Saturday, May 19, 2012

London Calling: Notes From Across the Pond

“When a man is tired of London, he is tired of life.” – Samuel Johnson 

 “As long as I gaze on Waterloo sunset
 I am in paradise.” – Ray Davies 

 They gave us our language (and I’d like to thank them for the use of it; it’s a wonderful, rich, expressive one; the language of William Shakespeare, Percy Shelley and Benny Hill; and I deeply apologize that we’ve mucked it up so.) They gave us our legal system (“Law and Order: UK” is very similar to the American original except, as the detectives can’t carry firearms, they must subdue suspects through the use of scathing sarcasm.) They gave us much of our culture (And we gave them back “Larry the Cable Guy's Christmas Spectacular.”) And, perhaps most importantly, they gave us Monty Python’s Flying Circus, through whom all things are possible. And the “they” of which I speak are, of course, the English. Recently, nycityman and a valued close companion, heretofore referred to, very likely much to her consternation, as nycitywoman, traversed the expansive Atlantic for yet another visit to our beloved city of London. Now, although a foreign land, having spent 53 years immersing myself in the tongue, I felt well prepared for the journey.

Perhaps nycityman’s pathetic priority on said journey (patiently indulged by the more temperate nycitywoman) -
Pubs, pubs and even more pubs – Pubs in the UK are virtual time machines where one is transported from 2012 directly to the 1800’s, 1700’s, 1600’s and in a few cases, even the 1500’s, and with nary a Morlock in sight to endanger you (obscure H.G. Welles reference.) And within these taverns is found a distinct atmosphere, a character, achievable only with the passage of time and one that can never be satisfactorily artificially created – an advancement of infinite proportion from let’s say TGIFridays or Applebees. Enter Ye Olde Cheshire Cheese, the Lamb and Flag or the Grenadier (rumored to be rife with poltergeists of past generations) and embrace the history, the lore, the fascination, yet calm that comes with the knowledge that you’re treading the same floor boards as did Alfred Lord Tennyson, Sir Arthur Conan Doyle, G.K. Chesterton, Samuel Johnson and W.B. Yeats. Perhaps the worn wooden bench on which you alight was the very one on which Charles Dickens first conceived of Sydney Carton’s noble and glorious sacrifice. As you gaze around your rich, bountiful and colorful surroundings realize that this establishment has somehow survived everything from the Great Fire to the Blitz to still be standing and in operation for these many hundreds of years. Should the "gents" also be historically accurate to a long ago and bygone era, think of it not as a detriment but rather as a further addition to the genuine flavor of the environs, and as a unique opportunity to experience but a small portion of life as those who came before you did. And don't fear, the Bubonic Plague germs have ceased being active centuries ago.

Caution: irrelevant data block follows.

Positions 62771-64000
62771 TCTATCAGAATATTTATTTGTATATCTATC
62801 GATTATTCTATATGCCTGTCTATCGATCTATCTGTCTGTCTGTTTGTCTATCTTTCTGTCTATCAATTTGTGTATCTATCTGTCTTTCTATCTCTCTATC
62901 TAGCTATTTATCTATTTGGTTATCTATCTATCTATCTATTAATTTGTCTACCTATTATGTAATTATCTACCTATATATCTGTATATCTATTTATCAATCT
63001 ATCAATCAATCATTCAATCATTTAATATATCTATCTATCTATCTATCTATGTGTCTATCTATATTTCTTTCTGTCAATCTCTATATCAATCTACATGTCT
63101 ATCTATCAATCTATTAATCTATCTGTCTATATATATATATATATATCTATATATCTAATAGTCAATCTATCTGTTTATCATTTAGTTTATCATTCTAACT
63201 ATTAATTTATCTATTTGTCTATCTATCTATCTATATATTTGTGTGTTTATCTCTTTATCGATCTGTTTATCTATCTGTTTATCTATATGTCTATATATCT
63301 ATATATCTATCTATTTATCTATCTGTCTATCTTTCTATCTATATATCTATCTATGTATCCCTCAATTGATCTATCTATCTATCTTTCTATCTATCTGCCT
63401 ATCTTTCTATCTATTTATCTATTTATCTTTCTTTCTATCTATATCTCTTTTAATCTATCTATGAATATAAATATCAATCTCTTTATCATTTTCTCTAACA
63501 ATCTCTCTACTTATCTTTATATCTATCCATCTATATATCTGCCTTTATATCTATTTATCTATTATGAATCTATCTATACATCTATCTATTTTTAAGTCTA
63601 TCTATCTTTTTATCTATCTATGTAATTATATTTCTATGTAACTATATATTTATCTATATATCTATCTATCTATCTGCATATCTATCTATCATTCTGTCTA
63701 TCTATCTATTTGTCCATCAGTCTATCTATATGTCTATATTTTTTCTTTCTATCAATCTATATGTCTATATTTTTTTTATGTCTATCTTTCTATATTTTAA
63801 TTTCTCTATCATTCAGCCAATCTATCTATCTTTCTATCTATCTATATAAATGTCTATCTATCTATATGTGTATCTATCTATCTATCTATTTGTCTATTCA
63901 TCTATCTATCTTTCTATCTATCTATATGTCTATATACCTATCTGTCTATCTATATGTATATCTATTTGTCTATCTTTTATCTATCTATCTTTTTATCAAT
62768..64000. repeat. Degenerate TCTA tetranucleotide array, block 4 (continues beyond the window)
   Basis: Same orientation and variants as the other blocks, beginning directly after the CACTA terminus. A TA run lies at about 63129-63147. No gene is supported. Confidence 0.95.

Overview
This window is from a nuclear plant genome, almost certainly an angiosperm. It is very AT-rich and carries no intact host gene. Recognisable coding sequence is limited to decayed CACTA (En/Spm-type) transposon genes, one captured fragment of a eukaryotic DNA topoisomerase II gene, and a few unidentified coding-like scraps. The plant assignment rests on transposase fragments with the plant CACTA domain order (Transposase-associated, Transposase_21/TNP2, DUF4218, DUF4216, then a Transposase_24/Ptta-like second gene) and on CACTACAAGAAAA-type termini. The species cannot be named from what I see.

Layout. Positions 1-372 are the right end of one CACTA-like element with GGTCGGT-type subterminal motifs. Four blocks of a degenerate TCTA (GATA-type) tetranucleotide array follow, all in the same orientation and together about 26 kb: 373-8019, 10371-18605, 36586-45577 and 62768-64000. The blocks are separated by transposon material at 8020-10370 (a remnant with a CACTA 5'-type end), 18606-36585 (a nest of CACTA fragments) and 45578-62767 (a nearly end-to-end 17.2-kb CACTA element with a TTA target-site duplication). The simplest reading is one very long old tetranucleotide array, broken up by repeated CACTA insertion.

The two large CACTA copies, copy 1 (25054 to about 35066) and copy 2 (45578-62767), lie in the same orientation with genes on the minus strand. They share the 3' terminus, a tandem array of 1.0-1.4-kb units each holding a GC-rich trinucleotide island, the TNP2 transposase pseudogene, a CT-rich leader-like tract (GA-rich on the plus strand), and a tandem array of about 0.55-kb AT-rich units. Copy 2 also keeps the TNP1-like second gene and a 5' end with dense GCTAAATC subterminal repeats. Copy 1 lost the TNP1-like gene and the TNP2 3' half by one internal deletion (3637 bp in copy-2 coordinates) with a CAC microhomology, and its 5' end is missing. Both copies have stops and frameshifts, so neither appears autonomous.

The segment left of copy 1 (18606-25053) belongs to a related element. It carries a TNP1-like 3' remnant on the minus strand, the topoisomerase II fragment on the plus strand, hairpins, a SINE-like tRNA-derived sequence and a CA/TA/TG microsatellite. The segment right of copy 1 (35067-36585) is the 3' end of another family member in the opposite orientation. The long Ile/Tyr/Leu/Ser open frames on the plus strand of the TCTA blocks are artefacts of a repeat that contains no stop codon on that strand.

A walking city – a warning - 
On our first day in London, as is tradition, I almost got hit by a car. While having had the good fortune to vacation in England’s capital city on 7 or 8 separate occasions now, my tendency still remains to look the wrong way when crossing the street. Luckily, when one does get struck by a conveyance there, which for nycityman appears inevitability, the cars are so small they just harmlessly bounce off of you after impact. However, and be warned, such is not the case with the iconic double-decker buses, just be grateful for National Health - mores the pity that we cower before the civilized and progressive concept of a universally well-cared for population.

Accommodations - and a word from our sponsor –